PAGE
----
Movies You Should See Vol 4: Teens Gone Wild!

Sunday, April 24, 2011

Teen Protagonist edition:

The first of this editions selection is a Dutch Film:

Ben X (2007) - The story of a teenager with autism and his immersion in his online gaming life where some of the  obstacles to his interpersonal challenges are removed and he meets a girl with whom he develops a connection.

In the other realm of Ben's life, he attends high school where he is excluded and rejected.

To watch the bullying of Ben by the other teenagers in his school is rough. However, it is very realistic - particularly with the advent of social media and the way experiences/bullying can now be shared with hundreds (thousands) of others in minutes.  Small embarrassments become amplified as they get shared above and beyond the immediate social circle.

The lead actor gives a brilliant and nuanced performance - completely believable as a Teen with autism - but more so as a Teen who is growing up and beyond the protective walls of his family and how he must face a world which has no obligation to his caretaking.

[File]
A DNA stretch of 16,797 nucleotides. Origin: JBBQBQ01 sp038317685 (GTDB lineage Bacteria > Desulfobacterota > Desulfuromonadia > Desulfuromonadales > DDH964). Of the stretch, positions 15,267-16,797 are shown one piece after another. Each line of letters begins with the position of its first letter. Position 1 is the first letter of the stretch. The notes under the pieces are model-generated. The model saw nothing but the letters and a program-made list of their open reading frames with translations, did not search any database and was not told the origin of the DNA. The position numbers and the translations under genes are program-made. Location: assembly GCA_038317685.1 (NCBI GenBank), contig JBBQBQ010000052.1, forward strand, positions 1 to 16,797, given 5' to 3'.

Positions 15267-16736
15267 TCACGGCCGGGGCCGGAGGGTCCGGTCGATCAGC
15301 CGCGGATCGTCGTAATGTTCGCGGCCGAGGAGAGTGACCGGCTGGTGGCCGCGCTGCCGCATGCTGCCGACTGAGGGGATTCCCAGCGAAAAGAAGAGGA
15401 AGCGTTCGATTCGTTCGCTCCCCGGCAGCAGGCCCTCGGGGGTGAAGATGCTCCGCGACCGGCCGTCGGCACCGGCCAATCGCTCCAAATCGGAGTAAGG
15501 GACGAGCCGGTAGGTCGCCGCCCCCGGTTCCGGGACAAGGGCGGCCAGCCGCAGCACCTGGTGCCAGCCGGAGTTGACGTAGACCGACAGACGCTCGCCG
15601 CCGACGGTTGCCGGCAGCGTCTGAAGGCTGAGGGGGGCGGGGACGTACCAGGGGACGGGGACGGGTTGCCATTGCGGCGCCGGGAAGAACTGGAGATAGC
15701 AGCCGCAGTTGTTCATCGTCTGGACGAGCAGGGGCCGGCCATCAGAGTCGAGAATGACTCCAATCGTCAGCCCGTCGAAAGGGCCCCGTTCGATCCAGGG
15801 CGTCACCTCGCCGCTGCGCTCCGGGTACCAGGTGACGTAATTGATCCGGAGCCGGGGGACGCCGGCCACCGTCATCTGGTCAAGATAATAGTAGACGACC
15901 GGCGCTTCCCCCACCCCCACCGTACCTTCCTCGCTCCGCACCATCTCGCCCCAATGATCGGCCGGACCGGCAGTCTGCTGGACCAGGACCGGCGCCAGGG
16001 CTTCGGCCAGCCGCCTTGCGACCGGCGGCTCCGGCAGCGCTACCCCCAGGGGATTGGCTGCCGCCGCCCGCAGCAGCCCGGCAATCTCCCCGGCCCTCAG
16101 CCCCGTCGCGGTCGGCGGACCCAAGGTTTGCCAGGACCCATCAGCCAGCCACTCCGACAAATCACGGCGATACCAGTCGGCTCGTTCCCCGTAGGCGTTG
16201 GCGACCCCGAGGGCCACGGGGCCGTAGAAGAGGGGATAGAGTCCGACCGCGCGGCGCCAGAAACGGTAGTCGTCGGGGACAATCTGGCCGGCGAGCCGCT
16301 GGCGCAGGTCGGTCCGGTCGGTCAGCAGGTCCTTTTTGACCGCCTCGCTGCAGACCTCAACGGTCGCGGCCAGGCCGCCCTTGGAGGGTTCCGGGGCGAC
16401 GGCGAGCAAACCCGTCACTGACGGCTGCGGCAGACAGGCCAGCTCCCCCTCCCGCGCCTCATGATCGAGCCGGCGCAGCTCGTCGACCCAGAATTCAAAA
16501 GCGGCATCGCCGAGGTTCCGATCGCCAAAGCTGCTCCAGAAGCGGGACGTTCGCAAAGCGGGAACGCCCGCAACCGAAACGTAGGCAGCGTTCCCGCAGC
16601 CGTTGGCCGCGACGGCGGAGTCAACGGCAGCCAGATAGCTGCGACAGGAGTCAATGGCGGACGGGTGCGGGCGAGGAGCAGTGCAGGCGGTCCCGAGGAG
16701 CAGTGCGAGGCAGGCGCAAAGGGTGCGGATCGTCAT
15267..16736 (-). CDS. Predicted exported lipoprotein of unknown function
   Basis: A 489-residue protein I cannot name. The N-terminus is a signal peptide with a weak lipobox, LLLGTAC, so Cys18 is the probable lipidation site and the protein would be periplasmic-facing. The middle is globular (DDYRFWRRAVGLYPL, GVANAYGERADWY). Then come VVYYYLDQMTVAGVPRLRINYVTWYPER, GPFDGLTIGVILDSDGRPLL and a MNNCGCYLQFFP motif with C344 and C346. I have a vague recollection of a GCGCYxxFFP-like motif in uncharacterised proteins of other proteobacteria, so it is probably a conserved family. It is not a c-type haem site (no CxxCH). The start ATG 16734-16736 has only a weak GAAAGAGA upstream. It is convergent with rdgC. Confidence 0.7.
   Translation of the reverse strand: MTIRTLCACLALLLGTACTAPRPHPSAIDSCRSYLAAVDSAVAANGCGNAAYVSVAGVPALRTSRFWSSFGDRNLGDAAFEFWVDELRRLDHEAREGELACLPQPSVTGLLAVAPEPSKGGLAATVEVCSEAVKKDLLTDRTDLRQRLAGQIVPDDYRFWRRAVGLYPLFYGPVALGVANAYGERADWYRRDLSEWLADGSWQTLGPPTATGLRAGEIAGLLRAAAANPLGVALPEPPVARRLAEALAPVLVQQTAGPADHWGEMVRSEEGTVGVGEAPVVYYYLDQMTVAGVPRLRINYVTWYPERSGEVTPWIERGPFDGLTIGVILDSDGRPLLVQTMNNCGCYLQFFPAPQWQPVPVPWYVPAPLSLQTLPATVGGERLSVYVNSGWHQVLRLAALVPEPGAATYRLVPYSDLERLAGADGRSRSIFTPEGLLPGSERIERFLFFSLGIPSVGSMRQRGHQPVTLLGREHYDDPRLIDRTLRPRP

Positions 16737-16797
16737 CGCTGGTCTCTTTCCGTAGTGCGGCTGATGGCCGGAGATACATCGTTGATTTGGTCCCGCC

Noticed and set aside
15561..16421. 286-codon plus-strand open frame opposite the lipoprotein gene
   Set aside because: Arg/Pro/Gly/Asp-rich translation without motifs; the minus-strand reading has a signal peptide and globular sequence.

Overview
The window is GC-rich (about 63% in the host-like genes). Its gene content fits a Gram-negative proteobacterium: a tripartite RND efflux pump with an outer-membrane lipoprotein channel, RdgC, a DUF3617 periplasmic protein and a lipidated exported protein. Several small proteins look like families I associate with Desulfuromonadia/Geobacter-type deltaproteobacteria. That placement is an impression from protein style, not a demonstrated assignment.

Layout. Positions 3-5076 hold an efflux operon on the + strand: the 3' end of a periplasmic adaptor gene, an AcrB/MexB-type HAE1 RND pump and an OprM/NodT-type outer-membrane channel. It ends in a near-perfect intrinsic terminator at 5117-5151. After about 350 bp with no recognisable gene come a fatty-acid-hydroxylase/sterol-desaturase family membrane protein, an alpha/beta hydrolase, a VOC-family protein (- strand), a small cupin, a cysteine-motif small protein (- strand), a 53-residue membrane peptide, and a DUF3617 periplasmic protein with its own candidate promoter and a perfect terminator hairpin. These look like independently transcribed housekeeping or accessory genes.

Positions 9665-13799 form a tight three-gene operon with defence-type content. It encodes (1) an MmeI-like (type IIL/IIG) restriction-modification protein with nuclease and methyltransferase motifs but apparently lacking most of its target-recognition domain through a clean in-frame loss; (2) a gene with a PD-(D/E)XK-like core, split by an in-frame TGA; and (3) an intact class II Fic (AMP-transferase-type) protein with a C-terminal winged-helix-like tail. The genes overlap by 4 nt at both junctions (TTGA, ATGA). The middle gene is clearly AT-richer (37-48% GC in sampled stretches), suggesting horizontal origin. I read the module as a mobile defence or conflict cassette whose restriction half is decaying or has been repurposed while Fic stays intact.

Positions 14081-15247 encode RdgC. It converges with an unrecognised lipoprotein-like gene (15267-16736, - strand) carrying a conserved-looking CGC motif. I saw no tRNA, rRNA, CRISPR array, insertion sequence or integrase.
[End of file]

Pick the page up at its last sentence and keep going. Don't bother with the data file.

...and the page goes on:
WE travel now to Argentina and the film

XXY (2007)

My friend Maija introduced me to this film, as she had seen it in Cannes. She also had the occasion to meet with the actress who played the lead character and reports that she was amazing.

This is the story of an intersexed child - one born with both genitalia. Her parents decide to raise the child without imposing the choice of gender that is often made by parents and doctors not long after birth. They move to the coast of Argentina and raise Alex without gender assignment....Until puberty when Alex begins to sort out who he/she is, both internally and externally AND both in gender and sexual orientation.

Of course, the relationships between the Parent and child, the hopes and dreams of Parents based on gender and sexual orientation of the child, and the Child's own view of their sexuality and place in the world are interwoven into the fabric of the story. The story is set into motion with a visit from old friends and their teen son.

The lead character Alex is 15, and the normal questions/explorations of sexuality are exacerbated by his/her unique physiology.

Most reviews use the words "touching" and "sensitive", and I don't disagree. However, it is the respect with which the issue of the sexuality of teens is handled  that is what stayed with me.  More than that, it reminded me of some of my process - Not with my identity around my gender, but the duality of embarrassment and completely natural and normal curiosity around sexuality.

From Britain, we have Boy A (2007)

So technically not a "foreign" film, it isn't one that I would hazard most of you have even seen advertised nor heard about.  VERY Loosely based on the true murder of James Bulger, this film follows a young man after his release from prison for murdering another child, when he was a child. He has served 14 years in prison and is now being released with a new identity, having gone into prison when he was 10.